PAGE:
I favor strong cyber defense, but ‘hack back’ idea is cyber suicide

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There are plenty of bad ideas out there about cybersecurity, but to create a really, really bad idea we need Congressional involvement.

Rep Tom Graves (R-Ga.) has reopened an old discussion of letting companies facing a cyber attack “shoot back” at hackers by mounting counter-attacks of their own. Right now, that’s illegal and I think it should stay that way. (To his credit, Rep. Graves has modified his draft legislation to limit the type of attacks and the destructive measures which U.S. companies can launch.)

{mosads}To start with, when shooting back, there’s the fundamental question of who to shoot. Notice that after any major cyber attack, it usually takes weeks to determine who’s responsible for it, and even those determinations are hedged with uncertainty. That’s because no single point of origination is apparent.

Graves wants to empower U.S. companies to get inside attacking computers in an effort to track down the bad guys who originated an attack.

Cyber attackers hit us from multiple computers in multiple countries. These computers belong to private companies, governments (including those friendly to the U.S.) and innocent individuals who don’t know their devices have been co-opted and who aren’t in league with the attackers. If we shoot back, the machines and data belonging to these people could be damaged. And the real attackers, hiding behind them, would be untouched.

Then there’s the matter of time. There is none. Attacks come so quickly that even well-trained humans can’t respond effectively. The most advanced companies defend themselves by using artificial intelligence, which has the smarts to react fast enough to deal with advanced threats such as the recent ransomware attacks. There is absolutely no way that we could mount a counter-offensive, get past the multiple co-opted computers that have attacked us, find the point of origin and hit—in whatever manner—the true bad guys who launched the attack.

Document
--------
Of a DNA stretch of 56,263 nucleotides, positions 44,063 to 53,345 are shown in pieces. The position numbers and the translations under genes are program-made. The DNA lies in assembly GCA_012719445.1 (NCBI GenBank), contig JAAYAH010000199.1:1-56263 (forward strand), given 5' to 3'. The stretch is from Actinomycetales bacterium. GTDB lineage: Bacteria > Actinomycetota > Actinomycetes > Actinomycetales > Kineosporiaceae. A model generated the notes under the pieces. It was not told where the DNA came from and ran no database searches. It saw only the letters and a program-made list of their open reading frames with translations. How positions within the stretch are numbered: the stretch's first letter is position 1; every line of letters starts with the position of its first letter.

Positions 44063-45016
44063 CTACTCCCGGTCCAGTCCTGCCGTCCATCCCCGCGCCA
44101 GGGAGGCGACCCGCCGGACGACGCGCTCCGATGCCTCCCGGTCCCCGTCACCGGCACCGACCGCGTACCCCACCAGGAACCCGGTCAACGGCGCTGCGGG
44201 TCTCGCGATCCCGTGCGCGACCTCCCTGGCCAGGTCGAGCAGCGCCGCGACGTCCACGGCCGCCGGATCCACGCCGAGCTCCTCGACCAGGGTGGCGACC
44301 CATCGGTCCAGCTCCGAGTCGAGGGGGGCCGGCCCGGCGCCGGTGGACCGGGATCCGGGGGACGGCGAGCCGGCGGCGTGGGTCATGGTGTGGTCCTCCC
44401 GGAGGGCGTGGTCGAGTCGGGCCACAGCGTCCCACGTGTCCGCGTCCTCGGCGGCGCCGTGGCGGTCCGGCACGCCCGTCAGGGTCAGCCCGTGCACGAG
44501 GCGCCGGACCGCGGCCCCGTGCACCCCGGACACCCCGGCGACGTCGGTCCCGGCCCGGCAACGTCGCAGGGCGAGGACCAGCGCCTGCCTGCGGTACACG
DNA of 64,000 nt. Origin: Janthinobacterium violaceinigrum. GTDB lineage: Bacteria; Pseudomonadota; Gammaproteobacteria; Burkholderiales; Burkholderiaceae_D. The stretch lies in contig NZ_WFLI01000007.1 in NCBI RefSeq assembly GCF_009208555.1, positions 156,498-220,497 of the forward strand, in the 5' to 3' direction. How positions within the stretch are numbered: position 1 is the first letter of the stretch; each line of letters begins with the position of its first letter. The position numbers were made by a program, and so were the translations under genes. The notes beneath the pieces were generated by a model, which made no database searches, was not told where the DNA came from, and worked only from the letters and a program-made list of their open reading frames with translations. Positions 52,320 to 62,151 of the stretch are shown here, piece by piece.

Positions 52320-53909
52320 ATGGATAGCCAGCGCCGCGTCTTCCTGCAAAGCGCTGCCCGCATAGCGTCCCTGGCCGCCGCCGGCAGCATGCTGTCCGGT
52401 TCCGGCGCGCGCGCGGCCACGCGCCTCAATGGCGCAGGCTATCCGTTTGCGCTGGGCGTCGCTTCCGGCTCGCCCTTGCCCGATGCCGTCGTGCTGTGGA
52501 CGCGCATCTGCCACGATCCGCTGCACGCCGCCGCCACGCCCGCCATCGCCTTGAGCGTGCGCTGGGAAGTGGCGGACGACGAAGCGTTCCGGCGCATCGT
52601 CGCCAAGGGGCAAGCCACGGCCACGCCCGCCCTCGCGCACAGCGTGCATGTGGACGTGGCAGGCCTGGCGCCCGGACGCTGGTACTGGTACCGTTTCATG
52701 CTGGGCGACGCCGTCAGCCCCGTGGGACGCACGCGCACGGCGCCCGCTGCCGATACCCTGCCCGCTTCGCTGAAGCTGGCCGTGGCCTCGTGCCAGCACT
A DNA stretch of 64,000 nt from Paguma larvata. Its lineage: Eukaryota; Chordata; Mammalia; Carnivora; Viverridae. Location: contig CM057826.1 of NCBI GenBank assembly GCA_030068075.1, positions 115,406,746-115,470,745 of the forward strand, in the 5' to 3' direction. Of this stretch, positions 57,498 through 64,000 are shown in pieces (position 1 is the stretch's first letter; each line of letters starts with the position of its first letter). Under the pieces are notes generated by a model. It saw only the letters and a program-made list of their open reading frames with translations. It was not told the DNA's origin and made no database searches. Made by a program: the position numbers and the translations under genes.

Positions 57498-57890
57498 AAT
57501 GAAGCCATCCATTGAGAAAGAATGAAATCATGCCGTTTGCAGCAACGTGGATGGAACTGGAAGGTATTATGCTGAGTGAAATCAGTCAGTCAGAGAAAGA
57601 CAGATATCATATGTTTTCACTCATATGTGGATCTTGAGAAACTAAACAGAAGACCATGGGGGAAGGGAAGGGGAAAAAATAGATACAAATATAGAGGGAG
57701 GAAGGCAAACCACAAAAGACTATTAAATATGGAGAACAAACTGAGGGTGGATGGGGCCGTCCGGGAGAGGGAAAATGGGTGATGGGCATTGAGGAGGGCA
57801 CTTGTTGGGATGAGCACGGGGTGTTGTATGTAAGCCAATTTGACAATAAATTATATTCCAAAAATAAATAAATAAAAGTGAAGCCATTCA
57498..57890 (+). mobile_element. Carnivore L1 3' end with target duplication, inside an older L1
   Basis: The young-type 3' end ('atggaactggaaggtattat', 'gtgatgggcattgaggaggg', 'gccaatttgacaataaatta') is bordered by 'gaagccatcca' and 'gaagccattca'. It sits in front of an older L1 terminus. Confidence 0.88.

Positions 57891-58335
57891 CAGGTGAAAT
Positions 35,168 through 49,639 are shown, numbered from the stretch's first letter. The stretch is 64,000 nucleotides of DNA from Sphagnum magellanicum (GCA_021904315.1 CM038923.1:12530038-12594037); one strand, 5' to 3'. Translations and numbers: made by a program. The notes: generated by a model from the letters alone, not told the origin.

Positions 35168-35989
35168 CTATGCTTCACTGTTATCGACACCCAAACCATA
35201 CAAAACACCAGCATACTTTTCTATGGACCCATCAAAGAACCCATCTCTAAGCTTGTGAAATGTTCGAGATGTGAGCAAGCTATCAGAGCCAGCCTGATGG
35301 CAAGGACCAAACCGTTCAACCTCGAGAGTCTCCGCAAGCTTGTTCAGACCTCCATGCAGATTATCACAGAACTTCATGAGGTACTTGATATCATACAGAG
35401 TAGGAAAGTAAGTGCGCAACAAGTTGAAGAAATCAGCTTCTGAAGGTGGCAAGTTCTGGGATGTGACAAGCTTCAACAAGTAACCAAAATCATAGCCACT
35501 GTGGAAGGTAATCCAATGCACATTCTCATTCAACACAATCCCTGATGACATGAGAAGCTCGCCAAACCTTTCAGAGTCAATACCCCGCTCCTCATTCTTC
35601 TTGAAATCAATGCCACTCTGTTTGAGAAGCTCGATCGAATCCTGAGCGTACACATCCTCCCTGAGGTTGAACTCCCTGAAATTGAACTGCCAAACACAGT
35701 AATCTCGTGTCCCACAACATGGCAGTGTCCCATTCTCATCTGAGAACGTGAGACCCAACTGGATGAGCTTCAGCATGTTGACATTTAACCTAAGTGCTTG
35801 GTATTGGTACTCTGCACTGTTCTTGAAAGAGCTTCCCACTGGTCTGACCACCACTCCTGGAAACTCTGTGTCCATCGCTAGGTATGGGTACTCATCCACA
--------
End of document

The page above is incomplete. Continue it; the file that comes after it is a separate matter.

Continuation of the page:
We might be able to retaliate, weeks or months after being attacked, but we certainly could not shoot back in time to stop an attack in progress. Attacks don’t happen that way. If your devices are attacked today, it’s likely that the attackers planted their malware in your network months ago. You just haven’t been able to find it because your protective measures are not as advanced as the tools used by your adversaries.

Furthermore, we don’t have enough cybersecurity experts to strike back. It’s estimated that today there are more than one million unfilled cybersecurity jobs, even with high pay and good benefits. Right now, we can’t meet current corporate and government hiring requirement for defenders. There are no spare cyber soldiers to staff an offensive army.

Then there’s the matter of weaponry. What tools would we use to shoot back? Who would design them? (Remember that huge shortage of cybersecurity experts?) How can we be sure that these new weapons won’t be stolen and misused? Who can guarantee that they won’t be turned against us by our corporate competitors? Would we become victims of our own cyber-arms race?

Shooting back seems like an excellent opportunity to shoot ourselves in the foot, multiple times. You can’t legislate your way into a cyber strategy. Here’s a better idea: Drop the whole thing.

Hitesh Sheth is CEO of Vectra Networks, a cyber security company in San Jose, Calif.


The views expressed by this author are their own and are not the views of The Hill.

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